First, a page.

|HIV, legal rights, insurance, and discrimination
Aug 25, 1998
Rick could you please discuss what one may need to know after testing positive to hiv regarding employment, medical insurance. . .
For example, i am currently employed through a company and they provide health insurance through a common provider. The drug perscription policy is that the insurance company pays 80% and i pay 20%.
This is a common scenario amongst many working americans. Does much of this change when the care is for hiv as well as the high priced drugs? Must we inform our employer that we are hiv +? Much has been written about the high price for drugs to fight hiv. Should those of us who have jobs like the one i described be considered lucky because these rules should apply to hiv treatment and drugs as well or should we be prepared for "exceptions".
| Response from Mr. Sowadsky
Thank you for your question. Anytime we are talking about legal issues (including insurance issues), there is no single or simple answer, since laws can vary significantly from country to country, and from state to state. In addition, many laws have "loopholes" in them, and they may not cover every situation.
In the United States, there are laws that protect against discrimination based upon a persons disability. These laws protect against discrimination in housing, public services, and employment . Two of these laws are the Rehabilitation Act of 1973, and the Americans with Disabilities Act (ADA). These laws make it illegal to discriminate against a person based on their disability. Disabilities can include physical handicaps, cancer, heart disease, HIV/AIDS, diabetes, and others impairments and diseases. Companies and services must provide "reasonable accommodation" to persons with disabilities. Although these laws cover many situations, and prevent many types of discrimination, they do not cover every situation.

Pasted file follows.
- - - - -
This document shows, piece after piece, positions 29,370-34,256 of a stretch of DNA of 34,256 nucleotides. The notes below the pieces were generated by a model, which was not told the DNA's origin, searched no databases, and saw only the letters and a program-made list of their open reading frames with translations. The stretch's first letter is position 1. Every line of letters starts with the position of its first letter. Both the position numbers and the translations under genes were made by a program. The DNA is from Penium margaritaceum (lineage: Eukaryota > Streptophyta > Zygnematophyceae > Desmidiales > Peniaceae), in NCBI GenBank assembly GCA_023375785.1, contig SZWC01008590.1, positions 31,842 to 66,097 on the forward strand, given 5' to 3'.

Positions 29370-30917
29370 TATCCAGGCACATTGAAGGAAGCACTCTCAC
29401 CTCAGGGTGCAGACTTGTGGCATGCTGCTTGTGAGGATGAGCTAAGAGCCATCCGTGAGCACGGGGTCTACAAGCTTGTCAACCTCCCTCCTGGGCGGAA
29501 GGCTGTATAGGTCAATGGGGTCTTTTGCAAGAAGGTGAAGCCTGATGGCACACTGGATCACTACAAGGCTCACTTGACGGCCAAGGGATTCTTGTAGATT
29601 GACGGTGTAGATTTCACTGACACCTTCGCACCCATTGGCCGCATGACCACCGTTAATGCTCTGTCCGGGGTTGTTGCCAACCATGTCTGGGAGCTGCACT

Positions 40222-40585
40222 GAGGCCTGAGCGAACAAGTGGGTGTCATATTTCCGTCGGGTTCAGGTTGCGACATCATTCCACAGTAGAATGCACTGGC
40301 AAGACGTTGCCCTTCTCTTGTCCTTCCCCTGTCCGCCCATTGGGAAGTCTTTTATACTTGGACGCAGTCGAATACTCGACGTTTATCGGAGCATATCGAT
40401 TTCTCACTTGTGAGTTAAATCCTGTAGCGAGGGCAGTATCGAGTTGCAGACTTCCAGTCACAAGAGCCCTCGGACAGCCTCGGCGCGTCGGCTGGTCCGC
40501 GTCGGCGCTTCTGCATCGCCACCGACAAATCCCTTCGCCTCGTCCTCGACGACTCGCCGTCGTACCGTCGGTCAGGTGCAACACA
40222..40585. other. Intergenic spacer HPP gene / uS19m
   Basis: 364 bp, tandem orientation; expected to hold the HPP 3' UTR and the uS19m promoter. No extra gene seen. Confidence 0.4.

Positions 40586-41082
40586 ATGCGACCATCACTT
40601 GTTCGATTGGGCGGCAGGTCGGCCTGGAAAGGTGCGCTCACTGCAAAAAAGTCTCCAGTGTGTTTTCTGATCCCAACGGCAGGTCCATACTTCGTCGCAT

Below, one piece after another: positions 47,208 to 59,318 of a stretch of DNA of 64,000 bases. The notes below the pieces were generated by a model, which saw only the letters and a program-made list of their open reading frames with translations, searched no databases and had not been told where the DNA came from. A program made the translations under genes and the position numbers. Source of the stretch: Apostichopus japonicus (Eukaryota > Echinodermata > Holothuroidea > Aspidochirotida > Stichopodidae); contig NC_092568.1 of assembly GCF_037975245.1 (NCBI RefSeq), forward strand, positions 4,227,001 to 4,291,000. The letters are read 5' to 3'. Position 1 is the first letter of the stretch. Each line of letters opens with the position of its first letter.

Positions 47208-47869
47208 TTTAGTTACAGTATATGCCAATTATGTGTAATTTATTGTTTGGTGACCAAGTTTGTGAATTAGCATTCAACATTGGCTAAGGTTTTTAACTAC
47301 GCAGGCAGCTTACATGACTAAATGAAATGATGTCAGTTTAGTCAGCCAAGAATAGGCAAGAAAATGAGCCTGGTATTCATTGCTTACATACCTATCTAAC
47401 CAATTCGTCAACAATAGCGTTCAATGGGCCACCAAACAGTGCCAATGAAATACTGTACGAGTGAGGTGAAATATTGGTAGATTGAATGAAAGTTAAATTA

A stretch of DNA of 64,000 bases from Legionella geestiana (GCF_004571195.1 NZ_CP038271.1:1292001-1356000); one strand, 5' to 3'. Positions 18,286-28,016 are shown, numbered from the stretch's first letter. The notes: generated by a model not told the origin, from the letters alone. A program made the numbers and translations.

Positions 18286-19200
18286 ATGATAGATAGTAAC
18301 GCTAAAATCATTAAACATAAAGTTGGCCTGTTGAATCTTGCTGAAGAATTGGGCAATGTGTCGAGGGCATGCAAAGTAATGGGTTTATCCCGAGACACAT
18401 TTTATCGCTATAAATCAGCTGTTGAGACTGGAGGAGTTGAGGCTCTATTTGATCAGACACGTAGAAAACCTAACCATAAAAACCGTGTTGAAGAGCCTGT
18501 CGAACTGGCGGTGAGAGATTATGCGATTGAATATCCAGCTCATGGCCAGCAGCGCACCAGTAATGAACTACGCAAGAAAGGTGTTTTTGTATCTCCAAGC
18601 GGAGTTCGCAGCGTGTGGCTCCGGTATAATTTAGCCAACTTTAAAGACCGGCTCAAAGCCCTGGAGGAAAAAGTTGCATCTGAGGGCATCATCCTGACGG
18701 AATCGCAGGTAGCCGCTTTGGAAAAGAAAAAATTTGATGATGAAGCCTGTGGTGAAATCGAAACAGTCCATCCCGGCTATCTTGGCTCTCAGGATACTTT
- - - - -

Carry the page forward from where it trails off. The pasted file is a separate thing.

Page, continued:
When it comes to insurance issues, this is a very confusing area of law. Insurance laws and coverage can vary depending upon your specific type of policy, if you have an individual policy versus a group policy, if your employers insurance is self-funded, if you are in an HMO, etc. Insurance companies can sometimes legally limit (or deny) coverage for people with certain medical conditions. To find out if your insurance will cover your medical care and medications, read your policy very carefully. If you think your insurance policy is discriminatory in it's practices, my suggestion is to talk first with your insurance company directly. If they are not helpful, contact your State's Department of Insurance. The number can often be found in the government section of your phone book, and the office is usually located in the capital city of your state. If they are not helpful, talk to a lawyer.
In most circumstances, you do not have to notify your employer of your HIV status, unless your employer has a "business need to know". For example, if you need your employer to accommodate a disability that you have (adjusting your work hours, special equipment, etc.), you would have to notify your employer of your disability, so that they can take steps to reasonably accommodate your needs. Unless your employer has a "business need to know", you do not normally have to notify them of your HIV status.
For more information, contact:
ADA Information Line (1-800-514-0301 United States only) Your State/Provincial Department of Insurance Your lawyer Your local AIDS Hotline
If you have any further questions, please feel free to call the Centers for Disease Control at 1.800.232.4636 (Nationwide).
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